Pages 83 - 87
"Then you, O Lord, may look upon
Sins and misdeeds that I have done
Who can keep them from your sight?
"And though it lasts on through the night,
Praise God! The Lord helped. The beloved Savior saw my dangerous situation, had mercy on me and delivered me in the following way. We had made up our minds to go to the Adirondack Mountains because of my illness for three or four weeks in order to spend some time in seclusion. But an inner voice, clear and convincing, said to me: "This time take your laden hearts to Linwood Park, the Mecca of the Evangelical Community." I followed the voice of the Lord.
The first sermon hit the mark. Those lovely thoughts I held within my heart of martyring and innocence and the onus that the Lord knew my intentions and motives in the entire matter from A to Z, were crushed.
I saw that all this did not help me.
The second sermon was mightily accompanied by the power of the Holy Spirit, which took away all my supports and crutches and soon after had me crying out loud: That's what I'm missing, namely the full cleansing of all sins and of all formal, frivolous, artless and graceless Christianity. If I became a holy child of God, as the sermon proposed to me, then I would be victorious over all bitterness which I encountered.
The third sermon crushed my heart. Involuntarily I threw myself upon the mercy of my loving savior. In other words, I gathered together my guilt and innocence, my bad feelings, envy, resentment and bitterness which had raged within me since the New York Conference, no longer paying heed to the devil and casting my whole bundle of sins along with my sinful heart in faith upon the altar of my savior. May God forever be praised; he graciously accepted my offering and helped me. He washed me clean in his precious blood; he cleansed me of all my sins and of all things gnawing away at my heart and plaguing me since
the meeting of the New York Conference. Then the spirit-rich song was sung twice:
"Everything is given by God
To him all things belong."
Since my return from Linwood Park the powerful sermons are a true comfort for my delivered soul.
I have a request, namely that my brothers and sisters may be inclined to pray for me, their aged brother. It is my wish and my daily prayer that the Lord may deliver me ever further into the ocean of his love, and allow me to experience the sanctification which is there to be experienced and enjoyed by his children.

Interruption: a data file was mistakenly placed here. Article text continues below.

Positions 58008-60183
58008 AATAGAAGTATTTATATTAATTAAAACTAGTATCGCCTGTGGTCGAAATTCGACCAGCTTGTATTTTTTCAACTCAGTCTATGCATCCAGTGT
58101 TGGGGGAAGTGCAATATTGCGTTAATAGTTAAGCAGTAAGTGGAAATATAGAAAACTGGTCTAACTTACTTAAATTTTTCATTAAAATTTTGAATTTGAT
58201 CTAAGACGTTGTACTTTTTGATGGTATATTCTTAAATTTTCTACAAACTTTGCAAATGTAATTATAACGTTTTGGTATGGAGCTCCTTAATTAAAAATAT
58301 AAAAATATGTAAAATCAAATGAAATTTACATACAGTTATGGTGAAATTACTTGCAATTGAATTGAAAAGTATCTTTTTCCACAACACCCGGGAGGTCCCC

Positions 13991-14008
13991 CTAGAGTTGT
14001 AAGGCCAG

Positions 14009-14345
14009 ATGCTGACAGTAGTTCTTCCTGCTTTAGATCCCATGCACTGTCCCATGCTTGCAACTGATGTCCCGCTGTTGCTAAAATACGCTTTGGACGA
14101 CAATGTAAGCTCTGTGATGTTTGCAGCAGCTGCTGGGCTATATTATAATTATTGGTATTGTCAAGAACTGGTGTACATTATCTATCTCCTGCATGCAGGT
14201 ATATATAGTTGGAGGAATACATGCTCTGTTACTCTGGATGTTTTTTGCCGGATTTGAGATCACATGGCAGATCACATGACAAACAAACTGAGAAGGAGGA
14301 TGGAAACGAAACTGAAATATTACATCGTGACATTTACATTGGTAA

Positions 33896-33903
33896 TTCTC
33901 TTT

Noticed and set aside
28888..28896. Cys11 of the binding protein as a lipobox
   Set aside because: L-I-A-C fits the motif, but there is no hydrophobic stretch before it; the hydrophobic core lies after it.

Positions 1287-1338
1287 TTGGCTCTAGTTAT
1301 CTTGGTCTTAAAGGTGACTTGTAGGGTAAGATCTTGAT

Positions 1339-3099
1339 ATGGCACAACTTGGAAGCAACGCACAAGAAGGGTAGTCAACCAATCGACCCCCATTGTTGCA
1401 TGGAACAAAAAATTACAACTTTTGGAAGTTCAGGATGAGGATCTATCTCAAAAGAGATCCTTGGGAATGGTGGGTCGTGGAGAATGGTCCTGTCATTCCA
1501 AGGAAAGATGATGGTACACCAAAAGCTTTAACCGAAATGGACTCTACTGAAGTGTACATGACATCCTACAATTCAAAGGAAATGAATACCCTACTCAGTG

31. Afraid of the Pastor
In the middle of the summer of the year 1907 one of my workers was sick. He had worked for 38 years in my factory and I could scarcely operate without him. It became known that Aug. Beilfuss (so the worker was named) had taken himself to a accomplished physician, who advised him to immediately go to the hospital. I promptly went to the doctor to find out what was wrong with him.
|After having a conversation with him I was convinced that my worker suffered from a fatal cancer. He was operated on without success. I often visited him and talked with him about the health of his soul. He was of the opinion that he might return to work for a couple of weeks. I asked him: "But August, it is also a possibility that you may die. Are you ready to appear before God?" God's Word and the precious promise would sustain him as he read in his sickbed and meditated. There was winter and then summer returned and his illness became ever more severe. At one visit he said to me, "I am now ready and happy." I asked him, "Tell me, has your pastor been here to visit you? Or doesn't he know you're sick?" He answered "Oh no. That would create a lot a work if he came, so my wife and daughter say." I said to him: "Yes, you can go to your beloved savior without the minister. The savior alone can wash away your sins with his blood, which flowed from the cross for you too." I gladly would have asked him if I should send my minister.|
As I got into my automobile the thought came to me to go to the pastor myself and a short time later I rang the doorbell of the parsonage on Hickory Street. The door opened and I asked for an appointment to speak with the pastor and I gave the lady of the house my card. The lady responded that the pastor had a spot open this afternoon, etc. I asked her to let him know that A. Beilfuss of Emslie St., a member of his congregation, was very sick, that this man had worked for me for thirty-eight years and I thought a great deal of him. She replied, "Please, Mr. Boller, has his family asked you to invite the pastor to come?" I answered, "No, Ma'am, they did not." She said after my reply, "Mr. Boller, you have no idea how the people here in Buffalo are. The entire family has a real fear if the pastor comes to the house. Whenever someone is sick and the pastor comes they think it means that they will die right away. And what should he say about who sent him?" I answered that he might say that his old boss Chas. Boller sent him. I'll take the responsibility completely upon myself.
The next week I visited the sick man again.
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Text provided by Lockwood Library, State University of New York at Buffalo, BX8080.B65